Strictly by the numbers:
15K patients worldwide
@ $300K/year per patient
$4.5B/year in revenues
Divided by the 28M shares outstanding
So the earnings based valuation model is is:
$1,600/share at a PE of 10
$3,150/share at a PE of 20
$6,300/share at a PE of 40
Makes a buyout irresistible.
When we cross $100/share and then when patient count exceeds 500, I wonder what Censored will do. He'll probably try to sue Wiki for telling him the wrong ratio of people who have HoFH.
At $100/share Censored will be long gone. Didn't he lose his $20 and has to go back to work now? Nah, can't with Obama running the country into the ground, there are no jobs to be had.
Very generic advice for you yassen, assuming you genuinely think this stock is headed for the moon and are not some mindless pumper. I've followed AEGR only peripherally but watch HPTX much more closely, which has a similar story. Look up typical uptake for drugs treating metabolic disorders. It's never 100%, and usually not even close. Also look up what companies charge for orphan drugs vs. what they receive in reimbursements. No way they receive 300k/pt. 200k/pt is more likely. Look up, in particular, the automatic medicaid discounts applied to expensive drugs (in the high double digits). Surely a substantial portion of these pts are on medicaid. Last, look up the difference between *revenues* and *earnings*. P/E is a price to... wait for it... EARNINGS ratio. Hope this helps.
Thank you for your well intentioned, though misguided, attempt. Your Hyperion example is inaccurate because people aren't dying from hyperammonemia in most cases. HoFH is terminal 100% of the time. Moving on though, the manufacturing cost is negligible at around $0.10/pill at 2x a day so 730/year at 10-cents is $73/year/patient. The Medicaid discounts again don't apply as Medicaid already agreed to the $300K price tag during the negotiations with insurance carriers. The only stipulation was the standard clause that the company not provide a lower price to another insurance carrier for the same product/dose at the same quantities (still allowing for a discount for bulk buying which is less likely in an orphan drug).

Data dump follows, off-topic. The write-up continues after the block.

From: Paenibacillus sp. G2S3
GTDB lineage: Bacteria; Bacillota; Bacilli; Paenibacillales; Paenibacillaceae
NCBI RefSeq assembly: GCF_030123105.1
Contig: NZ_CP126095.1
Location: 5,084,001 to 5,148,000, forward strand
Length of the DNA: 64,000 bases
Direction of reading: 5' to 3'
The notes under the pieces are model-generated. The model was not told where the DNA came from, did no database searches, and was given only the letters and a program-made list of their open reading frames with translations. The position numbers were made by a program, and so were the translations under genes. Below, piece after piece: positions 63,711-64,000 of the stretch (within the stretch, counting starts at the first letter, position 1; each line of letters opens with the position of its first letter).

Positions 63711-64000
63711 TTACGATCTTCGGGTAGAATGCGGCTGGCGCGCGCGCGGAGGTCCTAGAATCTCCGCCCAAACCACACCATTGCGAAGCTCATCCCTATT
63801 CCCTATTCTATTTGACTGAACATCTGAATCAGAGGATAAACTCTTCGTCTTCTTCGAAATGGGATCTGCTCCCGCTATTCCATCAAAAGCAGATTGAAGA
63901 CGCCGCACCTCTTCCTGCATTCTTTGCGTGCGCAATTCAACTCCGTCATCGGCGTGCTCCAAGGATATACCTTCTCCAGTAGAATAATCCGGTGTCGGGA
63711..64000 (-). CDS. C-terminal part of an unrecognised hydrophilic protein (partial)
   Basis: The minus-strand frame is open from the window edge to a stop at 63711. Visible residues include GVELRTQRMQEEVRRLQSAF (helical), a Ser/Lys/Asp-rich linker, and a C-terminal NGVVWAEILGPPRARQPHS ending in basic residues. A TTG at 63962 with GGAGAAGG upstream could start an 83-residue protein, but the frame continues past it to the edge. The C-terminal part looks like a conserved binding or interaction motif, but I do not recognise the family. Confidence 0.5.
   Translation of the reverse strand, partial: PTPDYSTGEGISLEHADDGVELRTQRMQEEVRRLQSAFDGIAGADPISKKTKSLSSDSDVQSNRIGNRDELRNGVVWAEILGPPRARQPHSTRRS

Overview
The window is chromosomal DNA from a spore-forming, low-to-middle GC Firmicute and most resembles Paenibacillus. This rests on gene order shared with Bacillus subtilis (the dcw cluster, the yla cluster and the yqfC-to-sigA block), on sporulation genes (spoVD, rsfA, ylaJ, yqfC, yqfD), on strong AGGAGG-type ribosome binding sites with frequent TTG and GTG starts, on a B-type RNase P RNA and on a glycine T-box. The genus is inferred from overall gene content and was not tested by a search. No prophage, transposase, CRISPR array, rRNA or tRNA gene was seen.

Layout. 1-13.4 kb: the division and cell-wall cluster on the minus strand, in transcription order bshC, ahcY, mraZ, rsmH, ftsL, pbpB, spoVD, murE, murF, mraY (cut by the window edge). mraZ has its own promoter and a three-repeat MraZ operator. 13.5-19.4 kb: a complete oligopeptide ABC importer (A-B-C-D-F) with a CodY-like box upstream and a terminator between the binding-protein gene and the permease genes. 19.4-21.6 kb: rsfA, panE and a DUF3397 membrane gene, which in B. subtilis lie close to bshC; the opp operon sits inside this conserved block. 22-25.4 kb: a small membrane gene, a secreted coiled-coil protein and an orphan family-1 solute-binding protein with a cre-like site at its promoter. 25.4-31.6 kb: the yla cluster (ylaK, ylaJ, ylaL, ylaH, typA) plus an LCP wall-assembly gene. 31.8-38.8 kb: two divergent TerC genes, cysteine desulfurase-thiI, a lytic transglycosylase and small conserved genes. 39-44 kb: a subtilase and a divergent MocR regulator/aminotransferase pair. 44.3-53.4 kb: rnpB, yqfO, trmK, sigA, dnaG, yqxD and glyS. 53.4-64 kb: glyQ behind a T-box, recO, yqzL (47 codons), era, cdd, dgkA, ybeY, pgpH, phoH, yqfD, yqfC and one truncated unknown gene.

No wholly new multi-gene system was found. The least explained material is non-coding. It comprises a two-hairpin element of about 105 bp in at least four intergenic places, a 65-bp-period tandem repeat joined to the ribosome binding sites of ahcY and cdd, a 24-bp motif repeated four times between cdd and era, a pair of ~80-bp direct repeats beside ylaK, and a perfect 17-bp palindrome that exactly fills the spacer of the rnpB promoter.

Last, there is a difference between revenue and earnings, though in this case, the difference is negligible. With the potential for $4.5B in revenues, the annual cost of the company operations at $68.74M/year is irrelevant. This isn't a situation that requires significant marketing to the masses like some pain reliever. So minimal marketing costs. Remember, these kids are dying from HoFH and this is the only real choice. Sure you can argue the $300K vs $200K price tag, but you know what? If they can't afford $300K they can't afford $200K either.
Still, from the $4.5B we can remove $100M for operations, R&D, continuing monitoring, and the $1.095M for manufacturing the pills. That assumes a 50% rise in costs - even though no pharma has ever incurred that high of a jump. So that takes us to $4.4B divided by 28M shares and we land at $157.142/share for EARNINGS PER SHARE. Take that up to a PE of 20 and get $3,142.84//share.
A P/E of 40 lands us at $6,285.68/share so the other details you raise are irrelevant.
Even at only a 50% market penetration, it is still $3,142.84/share.
So no matter how you slice it, this stock is grossly UNDERvalued.